COA’S observation report, Infra projects lack signature

Kristine B. Quintas/NSA (The Philippine Star) - March 4, 2015 - 12:00am

CEBU, Philippines - Over P400 million worth of infrastructure projects in Cebu City were implemented allegedly without signature from the city accountant, making the projects “null and void,” the Commission on Audit said.

In its audit observation memorandum, COA said there were over 50 contracts for infrastructure projects that were considered “legally impaired” because the agreements were “perfected and entered into without the required signature of the City Accountant as witness.”

The projects include the reconstruction of Carbon Market II in Barangay Ermita worth P167.3 million; construction of a four-storey 28-classroom school building in Barangay Pahina Central, P21.1 million; construction of riprap and grouted riprap for seawall in Barangay Inayawan, P27.9 million; clearing and embankment of BRT route at the South Road Properties, P50.4 million; channel improvement of Basak San Nicolas Creek, P10 million; among others.

The infrastructure projects worth P420.05 million were charged against different accounts, such as the 2011 and 2012 Annual Investment Plan, 2009 Supplemental Budget-8, 2010 SB-5, 2011 calamity fund, 2011 SB-1, trust fund proper, and 2012 annual budget.

City Accountant and lawyer Mark Rossel Salomon insisted, though, that the transactions were “legally” conducted contrary to COA’s observation report.

 However, State Auditor and audit team leader Ma. Daisy Bercede contended that the city government violated Section 86 of the Presidential Decree 1445 and Section 1 of Letter of Instruction No. 968 dated December 17, 1979, stating that “chief accountant of the contracting agency shall sign such contracts as witness and contracts without such witness shall be considered null and void.”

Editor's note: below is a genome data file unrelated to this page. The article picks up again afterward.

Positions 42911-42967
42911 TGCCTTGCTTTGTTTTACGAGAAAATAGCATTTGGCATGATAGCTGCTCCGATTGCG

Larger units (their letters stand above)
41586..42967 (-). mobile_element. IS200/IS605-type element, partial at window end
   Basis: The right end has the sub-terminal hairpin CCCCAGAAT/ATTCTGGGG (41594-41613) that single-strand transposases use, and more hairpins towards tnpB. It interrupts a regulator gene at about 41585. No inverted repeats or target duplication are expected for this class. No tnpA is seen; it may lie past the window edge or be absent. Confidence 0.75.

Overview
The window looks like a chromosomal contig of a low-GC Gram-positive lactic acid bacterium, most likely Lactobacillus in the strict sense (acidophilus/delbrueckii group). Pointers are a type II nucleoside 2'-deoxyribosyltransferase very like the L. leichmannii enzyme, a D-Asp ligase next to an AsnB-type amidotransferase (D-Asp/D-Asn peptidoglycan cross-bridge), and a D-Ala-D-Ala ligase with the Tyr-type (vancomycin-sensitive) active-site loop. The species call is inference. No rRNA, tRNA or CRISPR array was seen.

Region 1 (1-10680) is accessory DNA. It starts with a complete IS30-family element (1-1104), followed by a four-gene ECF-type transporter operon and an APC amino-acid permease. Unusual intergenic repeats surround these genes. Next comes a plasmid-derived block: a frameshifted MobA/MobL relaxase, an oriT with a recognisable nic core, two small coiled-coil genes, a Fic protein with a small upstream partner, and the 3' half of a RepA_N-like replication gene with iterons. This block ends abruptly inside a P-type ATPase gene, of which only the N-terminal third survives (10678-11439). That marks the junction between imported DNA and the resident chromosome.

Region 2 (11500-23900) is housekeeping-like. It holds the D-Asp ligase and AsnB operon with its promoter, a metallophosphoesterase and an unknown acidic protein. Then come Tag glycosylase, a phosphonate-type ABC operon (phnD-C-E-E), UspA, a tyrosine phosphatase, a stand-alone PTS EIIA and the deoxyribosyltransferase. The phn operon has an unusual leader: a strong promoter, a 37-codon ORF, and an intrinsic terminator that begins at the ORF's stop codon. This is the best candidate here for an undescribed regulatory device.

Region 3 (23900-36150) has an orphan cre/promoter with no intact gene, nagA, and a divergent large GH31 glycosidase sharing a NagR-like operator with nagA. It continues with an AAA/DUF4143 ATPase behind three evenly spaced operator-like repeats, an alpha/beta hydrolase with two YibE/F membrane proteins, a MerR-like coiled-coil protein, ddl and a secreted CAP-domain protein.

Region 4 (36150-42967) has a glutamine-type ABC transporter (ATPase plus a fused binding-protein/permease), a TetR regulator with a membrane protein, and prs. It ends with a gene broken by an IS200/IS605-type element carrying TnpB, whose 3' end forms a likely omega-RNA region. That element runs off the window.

PD 1445 also states “no contract involving the expenditures of public funds by any government agency shall be entered into or authorized unless the proper accounting officials of the agency concerned shall have certified to the officer entering into the obligation that funds have been duly appropriated for the purpose and the amount necessary to cover the proposed contract for the current year is available for expenditures. “

Salomon, however, argued that the laws cited by COA contradict Section 344 of the Local Government Code, requiring the local government unit’s treasurer to sign the contracts.

The law provides that, “no money shall be disbursed unless the local budget officer certifies the existence of appropriation that has been legally made for the purpose, the local accountant has obligated said appropriation, and the local treasurer certifies to the availability of funds for the purpose.”

Being in conflict with the letter of instruction, Salomon stressed that the explicit provision of RA 7160 prevails.

“Atong tumanon ang latest nga balaod. Mas mo-prevail ang RA 7160 than an administrative order so the letter of instruction no. 968 must yield to RA 760. Which means valid g’yod ang contracts,” he said.

Moreover, if COA proves that the transactions were unauthorized, then either the city or the contractors or both would be civilly liable.

Article 1412 Chapter 9 of the Civil Code of the Philippines stipulates that when the fault is on the part of both contracting parties, neither may recover what he has given by virtue of the contract, or demand the performance of the other’s undertaking;

But, when only one of the contracting parties is at fault, he cannot recover what he has given by reason of the contract, or ask for the fulfillment of what has been promised him.

The other, who is not at fault, may demand the return of what he has given without any obligation to comply with his promise. — (FREEMAN)

 

ANNUAL INVESTMENT PLAN BARANGAY ERMITA BARANGAY INAYAWAN BARANGAY PAHINA CENTRAL BASAK SAN NICOLAS CREEK CARBON MARKET CEBU CITY CITY ACCOUNTANT CIVIL CODE OF THE PHILIPPINES DAISY BERCEDE
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